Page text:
You would be forgiven by those who don’t consider themselves “herp-nerds” for assuming these two snakes are, at the very least, within the same family. However these two snakes are (in broad terms) about as related to each other as you are to a cat or dog. How is that possible? This phenomenon, not only occurs between these two species, but in the similarity between pythons and boas in general. The most likely scenario involves the Booidae and Pythonidae groups independently being in selective environments where features like gigantism, thermal receptors and arboreality were so beneficial to fitness and reproduction that they were adopted very successfully by both groups, rather than sharing an ancestor that was a large, green, arboreal constrictor. Many examples of this “convergent evolution” phenomenon exist; hyenas are not a canine, bats are not birds, and as a functional example the eye is hard to beat. Sensing light, it’s direction and intensity, forming and focusing images, these are such successful tools for life that the eye in various forms has evolved multiple times independently in multiple different groups in the animal kingdom. When Goldblum said, “Life, uh, errr, finds a way!”, perhaps he should’ve also noted that while we all walk down different paths, we often find ourselves in a very similar looking neighbourhood.
Returning to snakes, the large constrictors were having a hugely successful period, with the Boids becoming the dominant snake on planet earth until about 36 million years ago when smaller, faster snakes started to appear. These were the so called “Advanced snakes”, including the Colubroids, the File Snakes and their relatives. The most recently discovered are the two species of Xenophidion from Malaysia, while the species-poor group of the bolyeriines, the Round-boas, were restricted to the Mauritius Islands before extinction due to human activties. The achrocordids, or file snakes, specialized water snakes with rough skin for holding fish, are the closest to the Colubroids and are generally what we talk about as a typical, modern snake which now dominate all continents. This shift of power, from big constrictors to smaller sliders, likely occurred about 20 million years ago as the continents settled, climates cooled and the larger animals were out competed in colder climates. The colubrids are now the most species rich, the most widespread, and the most successful, comprising over two thirds of the worlds current snake species.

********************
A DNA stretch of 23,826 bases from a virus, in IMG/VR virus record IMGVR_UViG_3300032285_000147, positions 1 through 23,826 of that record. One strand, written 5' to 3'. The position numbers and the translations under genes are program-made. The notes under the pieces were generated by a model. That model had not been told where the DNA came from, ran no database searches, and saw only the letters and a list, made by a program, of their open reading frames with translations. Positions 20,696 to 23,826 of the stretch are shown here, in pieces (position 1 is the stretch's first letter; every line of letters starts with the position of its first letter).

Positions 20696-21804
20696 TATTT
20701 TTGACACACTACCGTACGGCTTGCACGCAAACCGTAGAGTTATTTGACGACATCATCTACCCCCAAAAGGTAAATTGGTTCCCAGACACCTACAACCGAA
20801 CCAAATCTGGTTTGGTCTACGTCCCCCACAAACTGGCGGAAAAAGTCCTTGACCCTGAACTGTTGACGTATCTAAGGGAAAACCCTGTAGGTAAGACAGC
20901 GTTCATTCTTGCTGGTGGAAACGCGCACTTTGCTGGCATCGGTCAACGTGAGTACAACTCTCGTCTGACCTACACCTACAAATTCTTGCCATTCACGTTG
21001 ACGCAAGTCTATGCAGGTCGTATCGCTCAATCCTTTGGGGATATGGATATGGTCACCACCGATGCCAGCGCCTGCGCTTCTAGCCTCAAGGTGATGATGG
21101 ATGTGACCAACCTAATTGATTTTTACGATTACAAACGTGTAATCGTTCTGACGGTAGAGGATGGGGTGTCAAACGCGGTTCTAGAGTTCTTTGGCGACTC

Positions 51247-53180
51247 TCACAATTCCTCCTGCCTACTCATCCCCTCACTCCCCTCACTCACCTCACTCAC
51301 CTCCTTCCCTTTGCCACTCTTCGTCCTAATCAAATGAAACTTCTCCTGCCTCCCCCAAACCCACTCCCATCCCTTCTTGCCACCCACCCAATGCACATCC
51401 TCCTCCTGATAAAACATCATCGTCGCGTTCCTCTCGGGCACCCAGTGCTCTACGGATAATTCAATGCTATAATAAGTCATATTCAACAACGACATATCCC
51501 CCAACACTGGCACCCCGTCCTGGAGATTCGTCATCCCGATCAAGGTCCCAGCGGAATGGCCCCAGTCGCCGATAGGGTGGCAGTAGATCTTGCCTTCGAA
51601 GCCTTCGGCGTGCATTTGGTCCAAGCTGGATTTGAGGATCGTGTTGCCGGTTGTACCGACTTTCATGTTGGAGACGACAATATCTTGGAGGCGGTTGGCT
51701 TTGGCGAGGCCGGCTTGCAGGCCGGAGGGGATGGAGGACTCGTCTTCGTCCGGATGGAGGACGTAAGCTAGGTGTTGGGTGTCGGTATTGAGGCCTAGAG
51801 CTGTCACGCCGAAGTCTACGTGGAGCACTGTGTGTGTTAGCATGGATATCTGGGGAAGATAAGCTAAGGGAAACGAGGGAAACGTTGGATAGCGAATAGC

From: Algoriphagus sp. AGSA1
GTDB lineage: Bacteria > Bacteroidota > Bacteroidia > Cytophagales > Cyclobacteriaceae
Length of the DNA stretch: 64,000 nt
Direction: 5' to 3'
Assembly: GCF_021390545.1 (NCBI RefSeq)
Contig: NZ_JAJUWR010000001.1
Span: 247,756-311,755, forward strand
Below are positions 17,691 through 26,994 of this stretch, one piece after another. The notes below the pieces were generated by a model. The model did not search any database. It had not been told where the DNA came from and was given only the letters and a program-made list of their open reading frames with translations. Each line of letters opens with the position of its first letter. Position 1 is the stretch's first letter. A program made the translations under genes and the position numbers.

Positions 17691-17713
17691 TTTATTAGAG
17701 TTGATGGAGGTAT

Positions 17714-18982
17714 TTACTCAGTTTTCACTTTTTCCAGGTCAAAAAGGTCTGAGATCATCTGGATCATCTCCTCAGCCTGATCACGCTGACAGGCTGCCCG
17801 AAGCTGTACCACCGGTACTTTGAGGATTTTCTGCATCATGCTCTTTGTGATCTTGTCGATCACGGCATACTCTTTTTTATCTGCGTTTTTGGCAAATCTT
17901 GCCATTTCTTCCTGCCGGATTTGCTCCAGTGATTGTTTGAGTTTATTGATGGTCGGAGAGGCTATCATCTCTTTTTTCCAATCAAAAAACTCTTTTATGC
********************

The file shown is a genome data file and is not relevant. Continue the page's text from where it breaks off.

During this rise to dominance, perhaps 15 million years ago, one group of colubrids stumbled upon another survival tool. Over time, a pair of rear teeth, about midway down the jawline, became elongated, perhaps to hold or swallow prey more effectively. Over time a groove formed down one side of each tooth, allowing modified saliva to trickle into the wound. This was the snake world’s first fang, the first snakes with a venom delivery system, and they’re still around today! They are the opisthoglyphs, the “rear-fanged” colubrid snakes, like this gorgeous brown tree snake (Boiga irregulars).
From this foundation, a plethora of new possibilities became available to snakes. Venom became the tool of the trade for many snakes, and new species evolved with better delivery systems, improved venom glands, more potent venom products etc. As they exploited new niches and environments around the globe, so did they speciate, spreading a great radiation of new species of venomous snakes.
These will be the subject of the next installment, A Brief History of Australian Snakes Part 3 – Modern Snakes: The Ongoing Evolution of Fangs and Venom.